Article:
The tabloid revealed that the couple had shared intimate candlelight dinners, one lasting for almost four-and-a-half hours. One could see the affection Diana held for Hasnat.
Why? Because for the 35-year-old princess, Hasnat Khan was more than a secret love affair. He represented a shot at normalcy, away from the spotlight, with a man who could finally give her the happiness that long eluded her.
Diana left messages for Khan at the Brompton using an alias, Dr Armani. They met in unusual places, using unusual means. On one occasion, the princess wore a black wig to slip into a jazz club, while Khan once hid in the trunk of a car to enter Kensington Palace and visit the princess.
Their accomplice was Diana’s butler, Paul Burrell, who Diana apparently asked to find a priest to marry her to Khan, a Muslim. But the princess’ expression of love for the doctor led to the earliest warning signs for Khan.
Early Signs of a Storm
In November 1995, Diana sent a large flower arrangement to Hasnat Khan at the hospital as a joke. Hasnat didn’t need a card to know who sent them, but the flowers triggered suspicion; who in the world would sent a forever-working doctor such an extravagant flower bouquet?
Eventually, someone pretended to enquire on Hasnat’s behalf and called the florist threatening to return the flowers if the sender remained anonymous.
The florist’s admission that the sender resided in Kensington Palace set off a media frenzy. “After this, the press went everywhere trying to get information on me…They visited old girlfriends, my medical school, and retired professors whom I had known,” Hasnat told the police.
But her visits to the hospital stopped temporarily after 30 November 1995, after an altercation with a photographer from the News of the World. She was due to meet Khan as he came off his shift.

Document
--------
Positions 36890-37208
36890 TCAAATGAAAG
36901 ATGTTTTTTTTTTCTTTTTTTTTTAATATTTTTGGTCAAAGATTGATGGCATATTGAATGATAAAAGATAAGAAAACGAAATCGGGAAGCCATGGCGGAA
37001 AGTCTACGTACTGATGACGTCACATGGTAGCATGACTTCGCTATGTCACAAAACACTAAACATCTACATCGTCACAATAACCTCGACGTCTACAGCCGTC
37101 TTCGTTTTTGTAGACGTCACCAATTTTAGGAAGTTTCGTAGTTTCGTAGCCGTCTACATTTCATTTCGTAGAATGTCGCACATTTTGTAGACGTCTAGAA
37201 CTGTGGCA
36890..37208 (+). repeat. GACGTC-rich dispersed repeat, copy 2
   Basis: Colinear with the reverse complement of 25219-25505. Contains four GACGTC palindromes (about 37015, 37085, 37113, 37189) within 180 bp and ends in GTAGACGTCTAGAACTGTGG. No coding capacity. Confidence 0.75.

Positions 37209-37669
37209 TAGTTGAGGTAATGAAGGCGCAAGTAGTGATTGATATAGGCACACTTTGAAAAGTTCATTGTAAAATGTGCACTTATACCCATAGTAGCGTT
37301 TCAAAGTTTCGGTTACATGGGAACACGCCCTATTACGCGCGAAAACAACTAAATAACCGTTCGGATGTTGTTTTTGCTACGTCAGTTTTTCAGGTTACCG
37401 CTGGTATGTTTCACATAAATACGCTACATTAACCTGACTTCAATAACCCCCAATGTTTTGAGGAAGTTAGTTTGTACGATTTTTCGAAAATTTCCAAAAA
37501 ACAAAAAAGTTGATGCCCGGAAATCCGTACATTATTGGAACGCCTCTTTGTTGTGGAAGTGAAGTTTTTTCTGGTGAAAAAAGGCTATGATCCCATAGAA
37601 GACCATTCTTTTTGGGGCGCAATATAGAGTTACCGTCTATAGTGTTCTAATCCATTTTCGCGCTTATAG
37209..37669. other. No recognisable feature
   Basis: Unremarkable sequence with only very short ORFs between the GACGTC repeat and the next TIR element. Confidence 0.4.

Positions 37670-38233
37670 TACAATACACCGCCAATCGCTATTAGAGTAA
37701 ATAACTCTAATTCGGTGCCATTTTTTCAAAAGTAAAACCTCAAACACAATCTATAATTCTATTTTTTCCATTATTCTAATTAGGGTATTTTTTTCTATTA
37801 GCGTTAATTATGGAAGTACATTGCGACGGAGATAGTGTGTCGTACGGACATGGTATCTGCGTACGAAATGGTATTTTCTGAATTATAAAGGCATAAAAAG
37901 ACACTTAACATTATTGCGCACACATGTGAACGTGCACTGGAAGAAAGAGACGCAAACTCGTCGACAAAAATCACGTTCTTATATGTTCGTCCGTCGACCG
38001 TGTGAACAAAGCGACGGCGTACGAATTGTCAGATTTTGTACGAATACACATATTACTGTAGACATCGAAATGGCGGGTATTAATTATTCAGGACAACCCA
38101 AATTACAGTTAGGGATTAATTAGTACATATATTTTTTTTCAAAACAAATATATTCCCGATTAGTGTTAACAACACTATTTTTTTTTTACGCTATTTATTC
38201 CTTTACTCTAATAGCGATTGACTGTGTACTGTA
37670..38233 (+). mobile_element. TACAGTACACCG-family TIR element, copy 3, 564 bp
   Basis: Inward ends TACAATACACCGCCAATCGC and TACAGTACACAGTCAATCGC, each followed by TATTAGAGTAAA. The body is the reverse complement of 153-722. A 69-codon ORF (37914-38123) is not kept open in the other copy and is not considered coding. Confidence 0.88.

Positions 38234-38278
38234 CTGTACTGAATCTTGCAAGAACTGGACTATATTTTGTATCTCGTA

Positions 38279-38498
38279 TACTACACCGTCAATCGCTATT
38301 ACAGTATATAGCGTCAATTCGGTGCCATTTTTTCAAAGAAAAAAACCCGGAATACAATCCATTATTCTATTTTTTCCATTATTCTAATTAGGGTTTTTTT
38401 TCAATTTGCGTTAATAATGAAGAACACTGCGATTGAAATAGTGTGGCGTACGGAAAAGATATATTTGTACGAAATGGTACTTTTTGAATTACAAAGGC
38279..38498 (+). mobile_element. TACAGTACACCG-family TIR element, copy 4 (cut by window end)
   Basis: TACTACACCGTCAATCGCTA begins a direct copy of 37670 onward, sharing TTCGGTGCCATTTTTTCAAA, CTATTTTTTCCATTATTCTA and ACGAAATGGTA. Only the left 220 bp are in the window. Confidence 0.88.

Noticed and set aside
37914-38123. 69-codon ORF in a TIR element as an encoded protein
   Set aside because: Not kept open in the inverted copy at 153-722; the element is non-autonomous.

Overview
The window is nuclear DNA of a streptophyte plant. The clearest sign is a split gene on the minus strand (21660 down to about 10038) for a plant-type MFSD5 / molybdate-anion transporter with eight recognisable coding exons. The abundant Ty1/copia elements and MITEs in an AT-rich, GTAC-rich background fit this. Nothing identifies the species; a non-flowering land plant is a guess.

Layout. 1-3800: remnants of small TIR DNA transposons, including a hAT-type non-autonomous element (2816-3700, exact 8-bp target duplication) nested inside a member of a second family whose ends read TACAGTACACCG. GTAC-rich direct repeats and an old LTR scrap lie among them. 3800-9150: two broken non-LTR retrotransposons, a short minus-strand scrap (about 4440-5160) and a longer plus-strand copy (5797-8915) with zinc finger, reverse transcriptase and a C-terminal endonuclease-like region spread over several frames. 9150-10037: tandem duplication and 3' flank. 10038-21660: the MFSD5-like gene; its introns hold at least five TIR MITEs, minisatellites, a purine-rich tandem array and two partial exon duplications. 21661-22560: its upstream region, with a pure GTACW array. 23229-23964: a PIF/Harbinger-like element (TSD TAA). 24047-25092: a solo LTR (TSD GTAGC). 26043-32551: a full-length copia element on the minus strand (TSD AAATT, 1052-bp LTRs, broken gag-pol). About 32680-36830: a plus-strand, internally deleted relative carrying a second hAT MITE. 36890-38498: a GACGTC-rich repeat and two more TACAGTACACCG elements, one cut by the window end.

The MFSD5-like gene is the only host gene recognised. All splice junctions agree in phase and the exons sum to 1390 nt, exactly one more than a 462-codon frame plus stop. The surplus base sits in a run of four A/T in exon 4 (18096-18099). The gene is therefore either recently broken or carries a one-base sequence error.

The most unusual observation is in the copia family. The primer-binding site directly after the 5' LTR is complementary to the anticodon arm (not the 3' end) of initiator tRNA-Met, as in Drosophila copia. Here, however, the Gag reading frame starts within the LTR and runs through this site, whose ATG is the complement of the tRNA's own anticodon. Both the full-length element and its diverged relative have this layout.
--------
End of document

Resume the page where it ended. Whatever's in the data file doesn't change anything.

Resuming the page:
Borrowing the photographer’s cell phone, she told the paper’s royal correspondent Clive Goodman and said, “I try to be there for them…I seem to draw strength from them… They all need someone…I hold their hands, talk to them - whatever helps.”
The spat led to Diana telling Goodman that she visited the Royal Brompton several times a week for hours at a stretch.
My secret nights as an angel was the News of the World’s headline three days later. The story birthed a darker image of Diana as an ambulance chaser and someone who is attracted to death.
But for Diana, she would rather be the butt of yet another media controversy than be busted for midnight-rendezvous with a young Muslim doctor - a tactic that worked, at least for a while.
A Sombre Sheep in Royal Clothing?
Through 1996, Diana nurtured her relationship with Khan, a relationship more modest than anyone expected from a Royal.
Khan was an obsessive worker with little time for the princess. Whenever her love for Khan was questioned, she replied, “Oh, I love him…He is so dedicated to his work.” But his work was both an attraction and a hindrance. “When he wasn’t working, he wanted to sleep,” Khan’s friend told Vanity Fair’s Sarah Ellision.
But this schedule never suited Diana, whose multiple calls to the hospital while Khan was in surgery and late-night visits to Khan worried hospital administrators because of the risk of media intrusion.
Hasnat told the police that the hospital “had started getting a bit upset by the disruption caused by Diana’s visits. It was becoming a security issue.” But that never stopped Princess Di.
For her, it was worth it. Her relationship with Khan was the most fulfilling she ever had. Hasnat never asked Diana for anything, refusing offers to buy him a new car. Hasnat never chased personal publicity, rather dreaded it. Fashionability and the high-life never interested him.
He loved Diana for her compassion and her want to embrace humanitarian causes, while she tuned a room in her Kensington Palace apartment into a den for “Natty” to watch soccer and crack open a cold one.
The princess cooked him dinner, or at least tried to, vacuumed, did the dishes and ironed his shirts, happily swapping the Royal stereotype for one that has patriarchally fallen on women.
Wedding Bells… in Pakistan?
The couple had discussed marriage, and Diana told her friends that she wanted a daughter with Khan, and went ahead to introduce Hasnat to her sons - Harry and William.